So, if you take $40 for volume Office Home & Student 2010 (OHS), add it to the $35 for Windows 7 Premium OEM volume license, you get $75. If Dell, Lenovo, HP, and other massive players pay $75 for the two separately, you can be damn sure that the smaller Taiwanese vendors, lets call them Tier 1.5s, pay a bit of a premium over that. Anyone think 10-20% would be out of line? While it is just speculation, that puts the two licenses dead on top of the rumored $80-90 cost for a WART license with the attendant forced OHS-RT 2013 bundle. What a strange coincidence, don’t you think?
So basically, Microsoft is at it again. They can’t compete on a fair playing field, so they are leveraging their monopoly to force vendors in to excluding, or at least paying ‘full’ price for their software. Anything the vendors want to include, should there be any left by the launch date, has to ride on top of that. Actually, it has to ride on top of the WART bundle AND can only be sold through Microsoft’s store, for which they get a 30% share, not to mention the ability to shut down competitive products on a whim. Monopolies are a nice job if you can get them, or is it keep them?
Why does Microsoft bother? Tablets are basically always online, either via 3/4G or WiFi, they are pretty close to doorstops without network connectivity. Once you have a network, services like Google Docs and other attendant office-suites-as-a-service options are quite compelling. Free vs paying $125 per device isn’t a tough choice for the overwhelming majority of mobile users. If you look at phones, the only ones that have Office, the Microsoft version of Office that is, are WinCE/Windows Phone 7. With their mobile OS sales in the low single digits and dropping rapidly, Microsoft can’t afford a repeat on tablets.
Because Office is Microsoft’s last remaining monopoly leverage point, they aren’t shy about abusing it. They won’t make Office for the iPad or Android because then there would be no reason for anyone to even consider buying a WART device. Instead, they are waging a massive PR war about how iPads and Android tablets are not suitable for business, only WART is. Or will be someday, but until then, don’t buy the competition if you even consider Office necessary. MS Office once again, not those pretenders that cost far less and don’t lock you in.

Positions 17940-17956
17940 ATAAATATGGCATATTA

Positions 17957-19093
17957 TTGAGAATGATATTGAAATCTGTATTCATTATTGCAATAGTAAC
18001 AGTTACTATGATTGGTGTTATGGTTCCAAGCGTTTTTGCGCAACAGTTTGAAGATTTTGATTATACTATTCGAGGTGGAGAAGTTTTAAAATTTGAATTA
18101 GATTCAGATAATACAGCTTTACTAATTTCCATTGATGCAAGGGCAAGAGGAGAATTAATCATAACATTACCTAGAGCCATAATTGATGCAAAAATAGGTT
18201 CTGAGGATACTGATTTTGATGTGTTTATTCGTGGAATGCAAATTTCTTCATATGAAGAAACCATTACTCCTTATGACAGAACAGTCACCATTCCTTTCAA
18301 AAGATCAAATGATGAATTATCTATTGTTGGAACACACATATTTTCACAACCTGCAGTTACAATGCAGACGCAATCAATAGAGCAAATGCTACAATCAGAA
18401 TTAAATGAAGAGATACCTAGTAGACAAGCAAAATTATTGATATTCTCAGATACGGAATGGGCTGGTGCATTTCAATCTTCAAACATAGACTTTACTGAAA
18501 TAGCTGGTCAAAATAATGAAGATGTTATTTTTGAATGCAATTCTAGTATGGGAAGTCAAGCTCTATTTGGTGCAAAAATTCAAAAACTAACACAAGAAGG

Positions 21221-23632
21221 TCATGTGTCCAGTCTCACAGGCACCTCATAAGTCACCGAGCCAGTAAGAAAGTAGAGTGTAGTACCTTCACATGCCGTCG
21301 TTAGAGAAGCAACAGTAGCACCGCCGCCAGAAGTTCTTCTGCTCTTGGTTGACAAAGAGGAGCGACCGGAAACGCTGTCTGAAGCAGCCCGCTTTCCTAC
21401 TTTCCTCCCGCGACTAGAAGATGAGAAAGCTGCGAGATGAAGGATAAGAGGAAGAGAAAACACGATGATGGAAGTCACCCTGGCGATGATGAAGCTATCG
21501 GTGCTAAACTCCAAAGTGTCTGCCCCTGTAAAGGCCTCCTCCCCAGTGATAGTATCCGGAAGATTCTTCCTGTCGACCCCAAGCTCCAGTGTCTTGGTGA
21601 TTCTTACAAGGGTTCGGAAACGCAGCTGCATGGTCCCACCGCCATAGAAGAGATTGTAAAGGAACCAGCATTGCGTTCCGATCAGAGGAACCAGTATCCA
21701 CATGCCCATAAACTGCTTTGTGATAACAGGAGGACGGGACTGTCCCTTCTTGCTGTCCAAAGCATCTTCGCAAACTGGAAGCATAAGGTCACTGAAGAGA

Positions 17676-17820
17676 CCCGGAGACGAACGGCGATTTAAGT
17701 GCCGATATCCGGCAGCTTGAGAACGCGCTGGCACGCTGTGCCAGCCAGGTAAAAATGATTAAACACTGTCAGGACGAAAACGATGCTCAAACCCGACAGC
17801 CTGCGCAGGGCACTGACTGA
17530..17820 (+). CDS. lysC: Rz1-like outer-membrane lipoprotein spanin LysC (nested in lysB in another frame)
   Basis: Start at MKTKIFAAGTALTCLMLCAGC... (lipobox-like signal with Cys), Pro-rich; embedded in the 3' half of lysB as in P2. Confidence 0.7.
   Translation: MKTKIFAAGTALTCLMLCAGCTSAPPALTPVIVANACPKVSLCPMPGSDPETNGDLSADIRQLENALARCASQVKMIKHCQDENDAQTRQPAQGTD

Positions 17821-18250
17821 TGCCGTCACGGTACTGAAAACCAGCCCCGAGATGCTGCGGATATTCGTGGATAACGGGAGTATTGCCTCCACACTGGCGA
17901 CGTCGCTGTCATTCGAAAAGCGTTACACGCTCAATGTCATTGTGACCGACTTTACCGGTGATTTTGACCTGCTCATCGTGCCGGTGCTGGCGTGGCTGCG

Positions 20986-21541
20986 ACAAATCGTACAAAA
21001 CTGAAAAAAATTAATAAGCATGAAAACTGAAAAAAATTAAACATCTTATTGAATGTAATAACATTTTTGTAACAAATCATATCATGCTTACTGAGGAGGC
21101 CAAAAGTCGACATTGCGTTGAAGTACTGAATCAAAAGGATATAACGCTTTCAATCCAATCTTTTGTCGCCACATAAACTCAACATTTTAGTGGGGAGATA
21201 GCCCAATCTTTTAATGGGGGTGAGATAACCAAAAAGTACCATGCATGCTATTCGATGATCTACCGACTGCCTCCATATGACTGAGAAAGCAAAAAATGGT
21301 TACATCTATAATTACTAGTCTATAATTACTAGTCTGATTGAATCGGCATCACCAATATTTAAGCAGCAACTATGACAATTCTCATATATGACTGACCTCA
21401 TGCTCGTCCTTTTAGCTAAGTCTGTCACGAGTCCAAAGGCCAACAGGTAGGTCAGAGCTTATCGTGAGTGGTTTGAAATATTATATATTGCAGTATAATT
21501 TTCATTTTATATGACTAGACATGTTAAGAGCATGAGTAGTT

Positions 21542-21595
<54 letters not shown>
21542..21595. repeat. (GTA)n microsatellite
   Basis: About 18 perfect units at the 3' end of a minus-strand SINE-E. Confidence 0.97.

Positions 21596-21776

So they are once again abusing their monopoly to make sure that if you want Office, you HAVE to buy a Microsoft WART tablet. Only Microsoft controls what platforms Office goes on, and however much sense it makes to put it on OSes other than WART, and however much money that would bring in, there is no way they will allow it to happen. Monopolies are not only for shutting out potential competition, they are also about self-protection, and Microsoft is quite aware of this.
Convenient, eh? And don’t forget, the last time they tried this, quite illegal too. This time, it may or may not be legal, but the monopoly leveraging tactics have not changed a bit. Microsoft management may be incompetent and unable to comprehend the mobile space, but they sure don’t change. WART plus a forced Office bundle is nothing more than Windows 98 plus Internet Explorer, only this time you are paying full price for both. If you want proof that Microsoft is absolutely lost in the mobile space, now you have it.S|A